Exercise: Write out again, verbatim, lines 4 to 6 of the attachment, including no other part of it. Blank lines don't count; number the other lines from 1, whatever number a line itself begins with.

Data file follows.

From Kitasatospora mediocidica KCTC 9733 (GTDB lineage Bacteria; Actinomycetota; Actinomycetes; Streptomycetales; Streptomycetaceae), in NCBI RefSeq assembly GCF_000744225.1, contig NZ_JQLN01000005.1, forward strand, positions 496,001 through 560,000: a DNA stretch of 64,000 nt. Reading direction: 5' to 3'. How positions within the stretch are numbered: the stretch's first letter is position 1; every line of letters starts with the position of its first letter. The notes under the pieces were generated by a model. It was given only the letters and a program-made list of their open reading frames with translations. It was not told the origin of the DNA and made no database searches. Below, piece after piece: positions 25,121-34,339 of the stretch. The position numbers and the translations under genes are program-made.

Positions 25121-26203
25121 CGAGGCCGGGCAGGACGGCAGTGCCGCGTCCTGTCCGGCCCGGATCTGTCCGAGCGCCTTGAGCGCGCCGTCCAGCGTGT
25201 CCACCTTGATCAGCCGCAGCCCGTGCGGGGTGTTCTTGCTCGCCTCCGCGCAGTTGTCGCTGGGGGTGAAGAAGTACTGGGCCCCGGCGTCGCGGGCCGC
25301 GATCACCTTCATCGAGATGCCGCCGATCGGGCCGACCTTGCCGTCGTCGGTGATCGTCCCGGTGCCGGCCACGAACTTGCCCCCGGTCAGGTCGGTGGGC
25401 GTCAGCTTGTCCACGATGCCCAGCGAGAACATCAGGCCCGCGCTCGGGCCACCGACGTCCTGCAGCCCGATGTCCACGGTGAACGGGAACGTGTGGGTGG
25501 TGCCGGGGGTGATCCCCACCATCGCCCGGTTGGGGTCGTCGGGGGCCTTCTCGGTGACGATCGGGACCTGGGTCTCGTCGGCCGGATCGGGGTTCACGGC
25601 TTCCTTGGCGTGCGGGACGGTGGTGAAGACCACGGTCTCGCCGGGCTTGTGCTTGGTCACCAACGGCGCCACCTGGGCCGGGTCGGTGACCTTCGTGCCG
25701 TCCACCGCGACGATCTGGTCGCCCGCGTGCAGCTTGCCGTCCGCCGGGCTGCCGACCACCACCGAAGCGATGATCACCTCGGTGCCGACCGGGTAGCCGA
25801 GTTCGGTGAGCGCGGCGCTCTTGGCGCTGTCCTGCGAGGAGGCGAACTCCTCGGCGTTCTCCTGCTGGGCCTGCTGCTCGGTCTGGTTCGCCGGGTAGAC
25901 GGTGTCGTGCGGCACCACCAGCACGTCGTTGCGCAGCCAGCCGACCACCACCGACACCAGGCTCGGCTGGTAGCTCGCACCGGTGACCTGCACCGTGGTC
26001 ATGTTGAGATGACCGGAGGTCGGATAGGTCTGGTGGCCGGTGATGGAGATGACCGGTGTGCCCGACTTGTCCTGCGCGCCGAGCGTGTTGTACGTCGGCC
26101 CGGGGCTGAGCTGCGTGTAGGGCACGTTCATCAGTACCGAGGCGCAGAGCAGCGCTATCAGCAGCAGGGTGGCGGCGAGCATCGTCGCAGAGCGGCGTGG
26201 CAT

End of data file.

25201 CCACCTTGATCAGCCGCAGCCCGTGCGGGGTGTTCTTGCTCGCCTCCGCGCAGTTGTCGCTGGGGGTGAAGAAGTACTGGGCCCCGGCGTCGCGGGCCGC
25301 GATCACCTTCATCGAGATGCCGCCGATCGGGCCGACCTTGCCGTCGTCGGTGATCGTCCCGGTGCCGGCCACGAACTTGCCCCCGGTCAGGTCGGTGGGC
25401 GTCAGCTTGTCCACGATGCCCAGCGAGAACATCAGGCCCGCGCTCGGGCCACCGACGTCCTGCAGCCCGATGTCCACGGTGAACGGGAACGTGTGGGTGG